FARGO, N.D. (AP) — Jeff DeLoss, a business analyst at Noridian Administrative Services in Fargo, can’t log on to Facebook at his work computer. Company policy does not allow access to social networking sites on company time.
“I guess I don’t mind it,” he said about the policy, “because I can see room for a lot of misuse on company time.”
But at the bottom of work e-mails DeLoss receives from human resources staff, there is a link to “Find us on Facebook,” intended for external recipients. When DeLoss tries to click on it from his work computer, he gets a message that access to the site is restricted.
This is just one example of the tough spot businesses find themselves in when it comes to social networking sites in the workplace.
These websites, which include Facebook, MySpace, Twitter and LinkedIn, can be powerful tools for marketing, recruiting and hiring. At the same time, they can be a big time waster for employees.
Companies that allow access to Facebook lose an average of 1.5 percent in total employee productivity, according to results of a study by Nucleus Research Inc., which provides investigative information technology research.
Of those accessing the site at work, 87 percent could not define a clear business reason to do so. The 2009 study also found that some employees used Facebook up to two hours a day at work.
In many ways, though, social networking sites are no different than the break room, water cooler or desk phone: potential
distractions that need to be managed.
Darrin Tonsfeldt, director of the Village Business Institute in Fargo, understands the concern about wasted employee time. He also can imagine other problems social networking sites could contribute to: cyber bullying, privacy and security concerns and a rift between technology savvy and clueless employees.
But Tonsfeldt increasingly believes employers need to find ways to use social media to their advantage.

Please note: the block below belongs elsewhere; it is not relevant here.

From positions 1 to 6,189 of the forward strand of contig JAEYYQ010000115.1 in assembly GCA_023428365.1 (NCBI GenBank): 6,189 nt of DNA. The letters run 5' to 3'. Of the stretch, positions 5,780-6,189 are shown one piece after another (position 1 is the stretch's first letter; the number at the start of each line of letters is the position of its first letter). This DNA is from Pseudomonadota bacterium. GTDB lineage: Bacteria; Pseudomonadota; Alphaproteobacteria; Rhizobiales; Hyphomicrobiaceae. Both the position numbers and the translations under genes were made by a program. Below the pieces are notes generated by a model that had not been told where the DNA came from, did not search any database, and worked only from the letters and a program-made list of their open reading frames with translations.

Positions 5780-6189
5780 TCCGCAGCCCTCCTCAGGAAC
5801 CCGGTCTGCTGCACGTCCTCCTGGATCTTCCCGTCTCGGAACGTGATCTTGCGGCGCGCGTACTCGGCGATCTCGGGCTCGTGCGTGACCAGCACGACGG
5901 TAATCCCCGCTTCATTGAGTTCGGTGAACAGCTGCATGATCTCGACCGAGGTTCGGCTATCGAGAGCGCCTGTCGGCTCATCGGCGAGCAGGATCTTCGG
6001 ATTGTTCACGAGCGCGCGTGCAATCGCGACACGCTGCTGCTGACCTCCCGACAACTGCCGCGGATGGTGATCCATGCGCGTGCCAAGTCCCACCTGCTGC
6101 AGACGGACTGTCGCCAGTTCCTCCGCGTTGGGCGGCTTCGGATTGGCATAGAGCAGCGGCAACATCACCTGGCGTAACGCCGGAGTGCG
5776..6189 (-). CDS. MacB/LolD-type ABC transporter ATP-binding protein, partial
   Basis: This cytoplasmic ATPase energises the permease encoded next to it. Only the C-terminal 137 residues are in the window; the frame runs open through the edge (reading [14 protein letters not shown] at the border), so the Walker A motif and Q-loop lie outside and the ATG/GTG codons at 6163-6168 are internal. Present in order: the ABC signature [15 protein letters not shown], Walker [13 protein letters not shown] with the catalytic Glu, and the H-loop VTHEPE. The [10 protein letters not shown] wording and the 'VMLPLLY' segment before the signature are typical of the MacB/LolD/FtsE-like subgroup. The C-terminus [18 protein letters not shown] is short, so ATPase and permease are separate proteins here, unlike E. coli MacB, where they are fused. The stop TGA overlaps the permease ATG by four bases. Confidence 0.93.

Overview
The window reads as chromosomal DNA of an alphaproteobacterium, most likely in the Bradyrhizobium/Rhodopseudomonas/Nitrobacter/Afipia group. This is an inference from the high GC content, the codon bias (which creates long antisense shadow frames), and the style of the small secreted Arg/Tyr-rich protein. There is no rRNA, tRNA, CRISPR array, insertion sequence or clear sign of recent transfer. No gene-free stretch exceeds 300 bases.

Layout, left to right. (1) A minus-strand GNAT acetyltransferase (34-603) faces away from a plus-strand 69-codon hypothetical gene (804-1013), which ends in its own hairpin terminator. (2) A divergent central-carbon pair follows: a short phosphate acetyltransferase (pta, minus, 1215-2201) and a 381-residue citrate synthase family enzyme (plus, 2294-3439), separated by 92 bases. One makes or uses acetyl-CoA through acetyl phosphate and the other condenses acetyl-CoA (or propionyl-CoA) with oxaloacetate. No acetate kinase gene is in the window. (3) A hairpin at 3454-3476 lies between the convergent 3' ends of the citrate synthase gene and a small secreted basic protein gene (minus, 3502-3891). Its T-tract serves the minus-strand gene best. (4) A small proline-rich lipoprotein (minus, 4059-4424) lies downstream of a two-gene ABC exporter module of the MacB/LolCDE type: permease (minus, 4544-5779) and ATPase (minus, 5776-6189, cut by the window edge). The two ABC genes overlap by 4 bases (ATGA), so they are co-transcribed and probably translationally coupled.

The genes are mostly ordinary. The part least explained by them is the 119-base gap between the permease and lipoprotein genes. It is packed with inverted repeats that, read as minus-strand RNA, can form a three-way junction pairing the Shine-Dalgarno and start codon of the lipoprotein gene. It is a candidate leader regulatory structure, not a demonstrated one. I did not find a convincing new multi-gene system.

“I think it's like trying to hold back tidal water. You’re not going to hold it back,” he said.
Some Red River Valley employers already have policies for social networking sites.
SEI, a call center services company in Grand Forks and Fargo, has never allowed access, said Michele Thiel, human resources manager for SEI and Ygomi, its parent company.
The rules are pretty loose at Fargo’s Microsoft campus, said Katie Hasbargen, communications manager. Access is not blocked because it can be difficult to separate personal and business use of social media accounts.
“The basic overriding policy is: Be smart,” Hasbargen said. “Make sure it’s clear you’re representing your own views and not the company’s when making comments. Be mindful of what’s proprietary and confidential.”
Sara McGrane, a Minneapolis attorney originally from Fargo, recently gave a presentation to local human resources staff titled “Googling My Facebook Makes Me Twitter.” Part of her presentation offered a sample policy that local companies could enact.
“In the last 18 months, we have had a dramatic increase in the number of questions we’ve gotten about social media,” said McGrane, whose specialty is employment law.
Another place where social media and the workplace intersect is its role in hiring, firing and discipline, McGrane said.
Employers often look at Facebook profiles and other social media sites when they consider a job applicant. This can be a great reference check, McGrane said.
But employers have to be careful not to make decisions based on information the employee set as private, she said.
“Be careful who your friends are,”
McGrane said. “If you’re going to be friends with your boss, be aware they can use that information. As long as you didn’t voluntarily give that person access, you’re fine.”